I Love You To my wonderful girlfriend, how I love to be around you. We may be distracted from “us” due to the little sea monkey in your belly, but I trust that after all said and done, I will always be standing next to you smiling... mmm bacon My Go-Froyo GirlIt warms my heart that you’ve been such a devoted friend, constant consort and trusted confidant these past years to my Bella; many times your shoulder has been a safe haven. I’ve watched you blossom into a beartiful young woman full of strength, determination, spunk and attitude. Wishing you continued success in your future endeavors. Happy Birthday to my de facto daughter Emmaline, and remember, “If you obey all the rules, you miss all the fun.” ps:Thanks for all the morning meets at the, “Little G.” Good Samaritan Cheers to the person who turned in my red clutch purse containing my debit card, drivers license, and photos, at Target last Sunday! Thank you so much! You are a lifesaver and I won’t soon forget your good deed! My Best FriendDave, it has been a amazing 2 years and it’s just going to get even more amazing. Just about all of our problems have been solved, and I’m finally starting to get it together. Thank you for being such a supporter, who has stayed by my side. I hope you know that I’ll never e v e r stop

Be Cheerful! ...get free sweets

To My Love Melvi, your thoughtful and caring ways inspire me on the daily to be a better woman. You teach me that

Submit your Cheers at /sweet and be entered to win:

1 Dozen “Cheers” Cupcakes Courtesy of

Winners drawn bi-weekly at random. Must be 18 or older to enter.

“I Saw You” is for adults 18 or older. The Inlander reserves the right to edit or reject any advertisement at any time at its sole discretion and assumes no responsibility for the content.




loving you. You’re more than my soul mate, you’re my best friend. Sue

blah. But that was last week. Funny how one meeting with you and a conversation with somebody else that knows you well changed all that! Instead, I’ll tell what ‘Im not going to miss. I won’t miss your lies, which I have discovered you did the entire time I knew you! You told me I was your first?! That isn’t even close to the truth! I won’t miss you hanging up on me regularly. I won’t miss your temper tantrums. I won’t miss you always calling the shots. Yeah I know I’ve acted crazy, but I loved you! With all my heart! But you lied, you used me! You are the most selfish, conceited person that I know! Yet somehow I will always still love you....but you lost me! Amongst your other lies that I have recently discovered, you got around! And somebody told me all about you before I was in the picture! I want my 5 months back! I want Christmas back! Best thing that ever happened to you? That is what you said. Selfish little liar. I would have treated you like royalty. But you blew it. I loved you so much that I shielded you from the fact that I have cancer. Found out around Christmas. Did you really say the other night that everybody at your job wanted you? Haha! Trust me when I say this: They all know about you! And then you sat across from me and lied to my face about why you wanted that number! I moving on...and I do mean moving on! Have a great XC season next year my beautiful little liar, and break a leg! No- I mean it - break a leg!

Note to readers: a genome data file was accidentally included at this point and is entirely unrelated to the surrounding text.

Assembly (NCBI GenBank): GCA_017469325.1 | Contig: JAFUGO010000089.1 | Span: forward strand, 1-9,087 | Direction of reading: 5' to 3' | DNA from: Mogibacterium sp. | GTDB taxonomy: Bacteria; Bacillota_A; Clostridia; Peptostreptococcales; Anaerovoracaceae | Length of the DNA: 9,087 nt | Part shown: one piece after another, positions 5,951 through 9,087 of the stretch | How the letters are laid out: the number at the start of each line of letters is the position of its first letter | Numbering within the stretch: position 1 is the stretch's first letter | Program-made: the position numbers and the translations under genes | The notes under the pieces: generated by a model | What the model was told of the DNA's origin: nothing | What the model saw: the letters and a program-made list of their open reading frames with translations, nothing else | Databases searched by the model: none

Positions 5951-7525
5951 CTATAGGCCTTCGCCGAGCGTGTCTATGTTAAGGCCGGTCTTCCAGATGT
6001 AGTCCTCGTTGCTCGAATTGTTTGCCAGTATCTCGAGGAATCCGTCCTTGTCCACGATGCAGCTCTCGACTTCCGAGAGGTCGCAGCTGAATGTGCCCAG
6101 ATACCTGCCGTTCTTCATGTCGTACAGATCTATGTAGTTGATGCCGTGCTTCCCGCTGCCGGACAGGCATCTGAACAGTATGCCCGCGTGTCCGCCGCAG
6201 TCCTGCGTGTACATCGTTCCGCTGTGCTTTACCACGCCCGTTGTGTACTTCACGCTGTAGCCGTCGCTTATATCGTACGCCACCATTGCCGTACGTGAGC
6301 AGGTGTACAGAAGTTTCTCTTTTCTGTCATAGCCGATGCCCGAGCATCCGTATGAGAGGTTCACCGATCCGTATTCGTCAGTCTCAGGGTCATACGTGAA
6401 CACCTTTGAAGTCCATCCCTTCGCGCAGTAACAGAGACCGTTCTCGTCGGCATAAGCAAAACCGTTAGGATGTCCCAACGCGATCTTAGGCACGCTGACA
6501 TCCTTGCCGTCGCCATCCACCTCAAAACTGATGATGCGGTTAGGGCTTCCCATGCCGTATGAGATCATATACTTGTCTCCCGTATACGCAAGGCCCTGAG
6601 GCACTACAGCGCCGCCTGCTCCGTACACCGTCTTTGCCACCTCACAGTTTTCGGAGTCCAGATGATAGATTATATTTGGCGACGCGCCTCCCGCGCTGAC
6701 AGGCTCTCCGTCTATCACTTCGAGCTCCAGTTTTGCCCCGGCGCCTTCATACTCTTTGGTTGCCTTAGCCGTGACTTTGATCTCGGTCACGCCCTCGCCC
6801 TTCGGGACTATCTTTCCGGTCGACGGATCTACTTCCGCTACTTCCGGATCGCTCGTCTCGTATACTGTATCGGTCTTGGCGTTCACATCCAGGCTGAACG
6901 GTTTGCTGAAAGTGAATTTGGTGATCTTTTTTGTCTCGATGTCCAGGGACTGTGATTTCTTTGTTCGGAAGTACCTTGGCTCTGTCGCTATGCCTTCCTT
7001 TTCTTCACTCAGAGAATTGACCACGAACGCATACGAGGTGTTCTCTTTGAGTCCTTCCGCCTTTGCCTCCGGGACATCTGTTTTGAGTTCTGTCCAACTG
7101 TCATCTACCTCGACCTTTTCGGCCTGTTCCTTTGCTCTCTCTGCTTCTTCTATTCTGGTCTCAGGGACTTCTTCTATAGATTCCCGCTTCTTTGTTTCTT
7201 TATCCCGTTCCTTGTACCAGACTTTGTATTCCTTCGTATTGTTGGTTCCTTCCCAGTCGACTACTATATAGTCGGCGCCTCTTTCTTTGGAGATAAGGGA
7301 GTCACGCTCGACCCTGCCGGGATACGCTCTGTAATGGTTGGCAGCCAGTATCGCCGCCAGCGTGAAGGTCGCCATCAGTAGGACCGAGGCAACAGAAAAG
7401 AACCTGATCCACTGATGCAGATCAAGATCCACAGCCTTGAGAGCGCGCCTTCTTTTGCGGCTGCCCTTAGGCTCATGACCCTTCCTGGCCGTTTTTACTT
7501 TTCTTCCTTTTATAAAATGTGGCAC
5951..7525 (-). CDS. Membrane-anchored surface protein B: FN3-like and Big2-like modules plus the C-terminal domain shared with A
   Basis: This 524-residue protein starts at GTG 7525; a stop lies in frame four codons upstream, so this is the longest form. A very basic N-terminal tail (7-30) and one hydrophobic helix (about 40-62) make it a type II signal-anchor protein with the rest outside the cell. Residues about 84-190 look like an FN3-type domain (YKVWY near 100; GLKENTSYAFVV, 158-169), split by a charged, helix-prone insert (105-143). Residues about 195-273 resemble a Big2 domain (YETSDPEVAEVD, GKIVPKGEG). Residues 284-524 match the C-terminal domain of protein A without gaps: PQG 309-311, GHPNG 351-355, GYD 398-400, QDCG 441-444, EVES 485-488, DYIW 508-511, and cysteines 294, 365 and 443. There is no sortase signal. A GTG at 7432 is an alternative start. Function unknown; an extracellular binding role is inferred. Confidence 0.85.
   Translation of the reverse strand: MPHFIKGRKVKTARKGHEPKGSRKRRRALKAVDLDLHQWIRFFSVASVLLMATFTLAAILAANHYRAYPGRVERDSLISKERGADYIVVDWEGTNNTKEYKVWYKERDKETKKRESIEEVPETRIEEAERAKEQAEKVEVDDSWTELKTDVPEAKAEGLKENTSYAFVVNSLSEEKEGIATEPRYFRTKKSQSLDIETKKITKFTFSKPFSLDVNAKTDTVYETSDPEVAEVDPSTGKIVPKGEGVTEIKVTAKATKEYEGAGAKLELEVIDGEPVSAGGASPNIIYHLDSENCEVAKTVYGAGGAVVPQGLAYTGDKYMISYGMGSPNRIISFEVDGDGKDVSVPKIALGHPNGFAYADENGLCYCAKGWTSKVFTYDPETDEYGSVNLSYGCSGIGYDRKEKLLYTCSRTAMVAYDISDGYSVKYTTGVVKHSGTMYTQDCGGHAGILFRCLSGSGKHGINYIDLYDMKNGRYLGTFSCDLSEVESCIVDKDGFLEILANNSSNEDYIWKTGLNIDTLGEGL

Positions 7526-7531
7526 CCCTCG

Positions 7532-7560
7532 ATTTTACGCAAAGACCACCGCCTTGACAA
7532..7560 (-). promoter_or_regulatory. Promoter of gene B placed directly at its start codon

stuff OUT of the car before leaving it in the parking lot for upwards of 8 hours, right? I hope karma catches up to you and you get a $100 dollar bill for your vehicle over a few meaningless items.